Recently, Jan posted about the documentation being done in her guild about weaving. When I commented that I had created a felt sample notebook while writing the book The Complete Photo Guide to Felting, Jan asked that I share the notebook. So here it is!
I want to thank all the people and companies that donated to this effort as I had asked for samples of different breeds of wool, other fiber that felts and different embellishments. That’s how I got a wider selection of fiber. For each sample, I documented the type of fiber, the type of processing (batt, roving, raw wool etc.), how long it took to felt, the amount of shrinkage and any comments about the felt that I thought were good to remember. Each sample started with the same size layout and were all felted in the same way. I guess I should have documented exactly what I did but this was in 2011 and now I can’t remember exactly how they were felted or fulled.
I put all the samples on black construction paper with a small piece of double stick tape and a label beside each piece. These were put into plastic sleeves and stored in a large loose leaf notebook. You can easily slip the pages out of the sleeve to be able to touch the samples and look more closely. Most of the felt samples (without embellishments) are the natural color of the fiber. You can click on any of the photos to get a closer look and be able to read my documentation about each fiber.
Pelsull/C1 Blend and Dorset
Falkland and Finn
Gotland and Icelandic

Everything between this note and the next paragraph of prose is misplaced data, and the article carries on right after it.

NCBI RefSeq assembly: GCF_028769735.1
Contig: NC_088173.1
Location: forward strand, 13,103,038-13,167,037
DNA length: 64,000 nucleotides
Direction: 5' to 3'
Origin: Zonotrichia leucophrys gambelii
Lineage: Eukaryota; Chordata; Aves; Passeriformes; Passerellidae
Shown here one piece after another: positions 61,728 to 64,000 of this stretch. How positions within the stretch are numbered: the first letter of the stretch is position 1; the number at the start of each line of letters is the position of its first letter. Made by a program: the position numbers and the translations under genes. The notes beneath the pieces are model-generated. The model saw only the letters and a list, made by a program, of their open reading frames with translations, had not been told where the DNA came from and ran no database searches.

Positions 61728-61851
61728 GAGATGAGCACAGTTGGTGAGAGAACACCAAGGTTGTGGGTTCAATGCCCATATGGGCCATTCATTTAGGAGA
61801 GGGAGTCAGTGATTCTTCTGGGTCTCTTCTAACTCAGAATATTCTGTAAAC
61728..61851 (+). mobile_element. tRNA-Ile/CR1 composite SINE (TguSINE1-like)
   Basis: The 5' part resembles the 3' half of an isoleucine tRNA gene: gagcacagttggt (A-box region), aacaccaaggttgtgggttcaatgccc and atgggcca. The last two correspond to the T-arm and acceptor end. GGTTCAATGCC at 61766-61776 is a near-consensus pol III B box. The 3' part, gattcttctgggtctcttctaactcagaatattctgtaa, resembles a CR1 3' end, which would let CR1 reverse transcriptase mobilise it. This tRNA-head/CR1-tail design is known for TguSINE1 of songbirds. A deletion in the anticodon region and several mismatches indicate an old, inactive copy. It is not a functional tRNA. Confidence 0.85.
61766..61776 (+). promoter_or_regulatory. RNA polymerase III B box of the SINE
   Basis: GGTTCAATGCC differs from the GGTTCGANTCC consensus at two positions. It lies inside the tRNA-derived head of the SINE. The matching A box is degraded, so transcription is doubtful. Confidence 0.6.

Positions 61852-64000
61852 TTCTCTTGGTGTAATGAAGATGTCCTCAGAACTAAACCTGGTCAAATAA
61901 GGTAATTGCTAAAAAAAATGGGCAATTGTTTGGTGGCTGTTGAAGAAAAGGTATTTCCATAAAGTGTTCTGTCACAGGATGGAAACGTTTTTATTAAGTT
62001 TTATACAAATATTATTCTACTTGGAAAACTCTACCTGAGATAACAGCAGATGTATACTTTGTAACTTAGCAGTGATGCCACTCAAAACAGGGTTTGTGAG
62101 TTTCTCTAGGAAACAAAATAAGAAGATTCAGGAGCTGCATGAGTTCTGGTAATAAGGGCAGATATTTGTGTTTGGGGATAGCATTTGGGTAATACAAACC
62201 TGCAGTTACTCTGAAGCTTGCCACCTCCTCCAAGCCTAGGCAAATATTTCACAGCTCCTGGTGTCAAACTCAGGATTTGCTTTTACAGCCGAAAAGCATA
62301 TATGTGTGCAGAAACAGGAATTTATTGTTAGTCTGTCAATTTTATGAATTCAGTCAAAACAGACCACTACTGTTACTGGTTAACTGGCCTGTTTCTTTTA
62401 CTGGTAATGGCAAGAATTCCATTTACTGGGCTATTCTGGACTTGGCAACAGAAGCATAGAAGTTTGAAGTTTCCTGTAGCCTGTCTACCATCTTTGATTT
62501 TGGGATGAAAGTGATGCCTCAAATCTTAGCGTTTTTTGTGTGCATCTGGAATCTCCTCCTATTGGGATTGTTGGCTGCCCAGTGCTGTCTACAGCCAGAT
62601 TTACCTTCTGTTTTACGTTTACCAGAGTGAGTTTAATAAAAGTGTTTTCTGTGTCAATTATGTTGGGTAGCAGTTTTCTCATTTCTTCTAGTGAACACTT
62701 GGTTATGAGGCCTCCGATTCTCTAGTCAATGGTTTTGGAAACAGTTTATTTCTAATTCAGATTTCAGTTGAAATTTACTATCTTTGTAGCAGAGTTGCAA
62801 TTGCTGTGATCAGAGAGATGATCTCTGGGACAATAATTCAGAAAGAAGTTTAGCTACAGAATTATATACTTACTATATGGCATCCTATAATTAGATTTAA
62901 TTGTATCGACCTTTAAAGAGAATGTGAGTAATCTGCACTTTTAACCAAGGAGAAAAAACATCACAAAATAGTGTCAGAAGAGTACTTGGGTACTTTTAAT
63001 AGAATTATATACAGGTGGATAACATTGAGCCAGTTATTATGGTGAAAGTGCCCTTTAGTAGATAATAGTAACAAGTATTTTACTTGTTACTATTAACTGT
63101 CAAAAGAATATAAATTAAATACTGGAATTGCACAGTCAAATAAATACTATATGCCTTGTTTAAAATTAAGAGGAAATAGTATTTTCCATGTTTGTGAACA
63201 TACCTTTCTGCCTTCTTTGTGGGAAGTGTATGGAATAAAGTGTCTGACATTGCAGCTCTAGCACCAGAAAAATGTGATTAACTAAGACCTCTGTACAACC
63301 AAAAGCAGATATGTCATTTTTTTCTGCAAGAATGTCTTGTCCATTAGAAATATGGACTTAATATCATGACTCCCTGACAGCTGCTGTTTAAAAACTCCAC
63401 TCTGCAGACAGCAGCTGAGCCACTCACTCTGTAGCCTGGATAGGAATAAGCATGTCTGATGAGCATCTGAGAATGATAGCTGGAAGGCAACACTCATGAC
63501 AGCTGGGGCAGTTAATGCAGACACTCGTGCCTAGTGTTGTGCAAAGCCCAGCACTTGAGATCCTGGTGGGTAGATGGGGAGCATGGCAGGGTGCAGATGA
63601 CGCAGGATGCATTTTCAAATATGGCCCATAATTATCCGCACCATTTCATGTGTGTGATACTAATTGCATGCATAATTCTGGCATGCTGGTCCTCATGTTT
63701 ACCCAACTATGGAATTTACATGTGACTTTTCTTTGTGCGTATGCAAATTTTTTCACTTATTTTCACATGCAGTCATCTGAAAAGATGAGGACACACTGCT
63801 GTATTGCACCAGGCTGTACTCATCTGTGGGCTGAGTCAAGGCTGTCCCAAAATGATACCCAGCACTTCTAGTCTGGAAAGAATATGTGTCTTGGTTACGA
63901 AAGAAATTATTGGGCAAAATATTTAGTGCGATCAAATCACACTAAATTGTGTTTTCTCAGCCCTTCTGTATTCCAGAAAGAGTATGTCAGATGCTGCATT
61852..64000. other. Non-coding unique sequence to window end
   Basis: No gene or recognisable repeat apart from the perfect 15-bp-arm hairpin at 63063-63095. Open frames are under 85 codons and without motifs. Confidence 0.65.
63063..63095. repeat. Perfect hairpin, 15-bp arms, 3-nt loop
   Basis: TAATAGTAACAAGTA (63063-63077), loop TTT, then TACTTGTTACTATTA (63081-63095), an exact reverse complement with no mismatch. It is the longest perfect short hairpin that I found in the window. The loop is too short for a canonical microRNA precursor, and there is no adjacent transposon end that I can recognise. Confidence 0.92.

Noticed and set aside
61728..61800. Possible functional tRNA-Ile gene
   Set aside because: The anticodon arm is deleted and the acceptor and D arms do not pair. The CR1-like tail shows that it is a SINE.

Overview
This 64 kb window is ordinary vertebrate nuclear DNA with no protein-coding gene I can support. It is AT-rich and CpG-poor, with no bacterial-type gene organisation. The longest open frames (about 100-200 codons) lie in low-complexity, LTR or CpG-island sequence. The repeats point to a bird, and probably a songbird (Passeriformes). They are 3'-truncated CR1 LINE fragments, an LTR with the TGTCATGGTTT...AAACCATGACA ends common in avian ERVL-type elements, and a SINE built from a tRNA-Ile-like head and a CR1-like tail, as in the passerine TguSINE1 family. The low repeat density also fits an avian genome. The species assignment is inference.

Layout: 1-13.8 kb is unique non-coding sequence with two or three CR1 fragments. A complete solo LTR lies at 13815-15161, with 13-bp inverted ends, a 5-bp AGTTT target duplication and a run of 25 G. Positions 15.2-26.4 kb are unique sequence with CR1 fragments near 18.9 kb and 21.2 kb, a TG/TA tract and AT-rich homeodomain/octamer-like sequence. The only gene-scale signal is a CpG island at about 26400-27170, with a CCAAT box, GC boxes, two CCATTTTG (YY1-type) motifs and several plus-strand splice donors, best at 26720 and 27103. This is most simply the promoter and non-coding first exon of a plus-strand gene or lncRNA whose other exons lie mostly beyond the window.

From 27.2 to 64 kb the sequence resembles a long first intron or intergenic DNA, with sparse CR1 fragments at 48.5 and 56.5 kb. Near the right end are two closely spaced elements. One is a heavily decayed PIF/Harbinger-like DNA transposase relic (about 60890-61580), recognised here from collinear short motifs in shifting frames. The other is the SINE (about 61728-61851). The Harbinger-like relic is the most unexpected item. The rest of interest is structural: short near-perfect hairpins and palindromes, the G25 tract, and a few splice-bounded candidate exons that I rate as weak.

Merino and Norwegian C1
Pelsull and Polwarth
Romney and Wensleydale
Alpaca and Angora Goat
Angora Rabbit (smaller sample due to limited amount of fiber) and Bison Down
Camel and Cashmere
Llama and Yak Down
The second part of the notebook is about embellishments. I used a merino wool and applied the embellishments to the surface. I didn’t do much documentation on these except to state what the embellishment fiber is.
Silk Top and Silk Cap
Silk Throwsters Waste and Silk Hankie
Silk Carrier Rods and Silk Noil
Rainbow Nylon and Angelina Fiber
Fake Cashmere and Tencel (viscose)
Banana Fiber and Sea Cell Fiber
Flax and Wool Nepps
Wool Slubs and Wool Locks (flat on surface)
Wool Locks (ends loose) and Pre Yarn
Specialty/Novelty Yarns and Cotton Fiber
Soy Bean Fiber
I have always been an advocate of doing samples before starting a project. I think it really saves effort, time and money so that you have an idea how something will work before doing a larger project. Do you make samples? Do you document the results? We’d love for you to share your sample process over on the forum.
If you have any questions about the samples above or about using a specific fiber, feel free to ask in the comments below.